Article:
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19-08-6Can the increasing use of electronic records at hospitals and other medical facilities result in more medical mistakes? According to a recent article from Medscape, electronic health records in emergency departments could be leading to preventable medical errors. In most circumstances, we might assume that the use of electronic health records would help healthcare facilities to avoid the kinds of mistakes that result from human error. However, as the article suggests, human error can still factor into electronic health databases—and in fact might be more of an issue than before the age of electronic health records.

Wrong Files, Wrong Clicks, and Misinformation

It is all too easy, as the article intimates, for a mouse to slip and for an emergency room physician to click on the wrong file or to enter a dosage number that is much larger than it is supposed to be. At the same time, other employees tasked with entering information such as symptoms into a patient’s file might misread a name or enter that information into the wrong section, resulting in a misdiagnosis or delayed diagnosis. To be sure, “these are easy mistakes to make,” and “as ER doctors and nurses grapple with the transition to digitized record systems, they seem to happen more frequently,” according to the article.

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file3291233869663Medical mistakes happen in San Diego more often than they should, and patients do not always know that they have been the victims of medical malpractice until signs and symptoms start to appear. When a doctor or another healthcare provider—from nurses to hospitals to pharmacists—make a preventable medical error, the injured patient may be able to obtain compensation by filing a medical malpractice lawsuit. What do you need to know about medical errors? According to a recent report from Becker’s Infection Control & Clinical Quality, patients should learn five important facts when it comes to medical errors and malpractice.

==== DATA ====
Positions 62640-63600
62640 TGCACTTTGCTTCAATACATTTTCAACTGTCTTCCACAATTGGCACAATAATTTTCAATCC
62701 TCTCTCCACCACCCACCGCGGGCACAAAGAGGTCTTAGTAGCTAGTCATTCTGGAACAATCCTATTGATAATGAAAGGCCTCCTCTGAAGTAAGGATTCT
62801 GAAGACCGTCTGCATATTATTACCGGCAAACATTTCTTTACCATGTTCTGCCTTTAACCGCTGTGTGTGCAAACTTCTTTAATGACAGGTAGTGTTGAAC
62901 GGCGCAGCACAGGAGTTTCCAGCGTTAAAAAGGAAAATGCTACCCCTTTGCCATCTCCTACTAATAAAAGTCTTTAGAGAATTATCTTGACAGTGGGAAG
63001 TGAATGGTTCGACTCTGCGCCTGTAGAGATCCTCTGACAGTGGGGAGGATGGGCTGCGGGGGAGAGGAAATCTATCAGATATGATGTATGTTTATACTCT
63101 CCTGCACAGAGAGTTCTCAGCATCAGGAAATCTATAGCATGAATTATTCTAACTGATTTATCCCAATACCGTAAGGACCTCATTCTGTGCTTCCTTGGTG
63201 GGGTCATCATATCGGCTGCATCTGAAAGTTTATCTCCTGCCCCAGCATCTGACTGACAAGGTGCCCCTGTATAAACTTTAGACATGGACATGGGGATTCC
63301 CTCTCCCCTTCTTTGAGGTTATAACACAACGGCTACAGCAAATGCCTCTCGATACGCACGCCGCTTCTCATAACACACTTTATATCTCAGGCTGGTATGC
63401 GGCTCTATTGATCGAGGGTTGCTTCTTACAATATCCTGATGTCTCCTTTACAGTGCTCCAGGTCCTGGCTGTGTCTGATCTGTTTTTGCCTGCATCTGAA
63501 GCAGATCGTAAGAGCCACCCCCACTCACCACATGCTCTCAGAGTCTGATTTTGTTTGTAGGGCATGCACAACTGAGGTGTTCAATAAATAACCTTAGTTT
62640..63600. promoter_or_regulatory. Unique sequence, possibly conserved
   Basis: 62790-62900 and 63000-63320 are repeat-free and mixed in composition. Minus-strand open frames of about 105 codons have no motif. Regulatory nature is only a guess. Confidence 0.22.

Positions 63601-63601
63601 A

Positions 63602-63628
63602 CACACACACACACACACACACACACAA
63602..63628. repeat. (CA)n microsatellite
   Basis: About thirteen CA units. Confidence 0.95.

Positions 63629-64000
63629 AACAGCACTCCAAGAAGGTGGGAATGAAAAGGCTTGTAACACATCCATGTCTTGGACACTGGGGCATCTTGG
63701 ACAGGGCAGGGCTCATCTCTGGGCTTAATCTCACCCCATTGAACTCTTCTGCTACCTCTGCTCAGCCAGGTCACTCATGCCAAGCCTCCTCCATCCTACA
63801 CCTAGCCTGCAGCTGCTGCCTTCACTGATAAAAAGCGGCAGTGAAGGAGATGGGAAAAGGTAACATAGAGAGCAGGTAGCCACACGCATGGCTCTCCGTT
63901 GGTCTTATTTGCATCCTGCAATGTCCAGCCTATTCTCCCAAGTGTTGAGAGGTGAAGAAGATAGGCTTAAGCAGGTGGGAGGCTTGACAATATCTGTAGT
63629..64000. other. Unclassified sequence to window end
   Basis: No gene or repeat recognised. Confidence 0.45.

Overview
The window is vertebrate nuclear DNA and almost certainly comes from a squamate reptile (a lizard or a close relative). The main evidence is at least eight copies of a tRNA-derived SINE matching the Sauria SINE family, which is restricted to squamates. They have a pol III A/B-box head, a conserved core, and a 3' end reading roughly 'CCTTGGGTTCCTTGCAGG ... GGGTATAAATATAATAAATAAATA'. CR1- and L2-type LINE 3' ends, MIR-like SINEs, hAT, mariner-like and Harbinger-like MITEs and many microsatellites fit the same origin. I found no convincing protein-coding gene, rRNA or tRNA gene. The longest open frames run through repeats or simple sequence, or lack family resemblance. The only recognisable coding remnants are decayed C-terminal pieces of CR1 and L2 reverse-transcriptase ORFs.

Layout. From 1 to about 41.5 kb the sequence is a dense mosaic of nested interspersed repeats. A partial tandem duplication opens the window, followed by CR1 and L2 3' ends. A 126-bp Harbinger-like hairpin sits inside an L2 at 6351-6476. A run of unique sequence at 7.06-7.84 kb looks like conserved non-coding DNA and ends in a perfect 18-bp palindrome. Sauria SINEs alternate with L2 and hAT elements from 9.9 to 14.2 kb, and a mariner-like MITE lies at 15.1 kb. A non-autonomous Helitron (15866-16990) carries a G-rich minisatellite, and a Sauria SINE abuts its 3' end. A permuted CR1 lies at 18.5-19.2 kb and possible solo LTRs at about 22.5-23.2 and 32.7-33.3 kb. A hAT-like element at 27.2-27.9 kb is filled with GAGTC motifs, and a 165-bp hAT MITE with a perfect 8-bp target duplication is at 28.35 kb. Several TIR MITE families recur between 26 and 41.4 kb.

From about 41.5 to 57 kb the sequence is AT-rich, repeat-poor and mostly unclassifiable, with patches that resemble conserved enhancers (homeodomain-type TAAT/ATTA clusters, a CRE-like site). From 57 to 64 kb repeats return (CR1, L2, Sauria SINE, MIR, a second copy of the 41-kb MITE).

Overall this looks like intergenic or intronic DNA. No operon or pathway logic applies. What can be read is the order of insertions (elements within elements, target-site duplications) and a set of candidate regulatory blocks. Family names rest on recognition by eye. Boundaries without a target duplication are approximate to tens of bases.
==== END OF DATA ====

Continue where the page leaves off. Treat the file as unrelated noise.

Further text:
Adverse Events are Preventable but Happen with Frequency

Adverse events, or never events, are preventable errors that result from a healthcare provider’s negligence. Tracking the annual rate of adverse events largely began back in 1999 when the Institutes of Medicine published a now-famous report entitled “To Err is Human.” Over the last nearly 20 years, however, we have not seen a drop in the number of injurious adverse events. Rather, the report emphasizes that “annual adverse events have hit 100,000 to 400,000 per year.” To put that number in other terms, for every 100,000 hospital admissions each year, 120 adverse events occur. Every year about 4,000 surgical errors (or surgical near-misses), including wrong-site surgeries, happen.

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Opened First Aid Kit

Opened First Aid Kit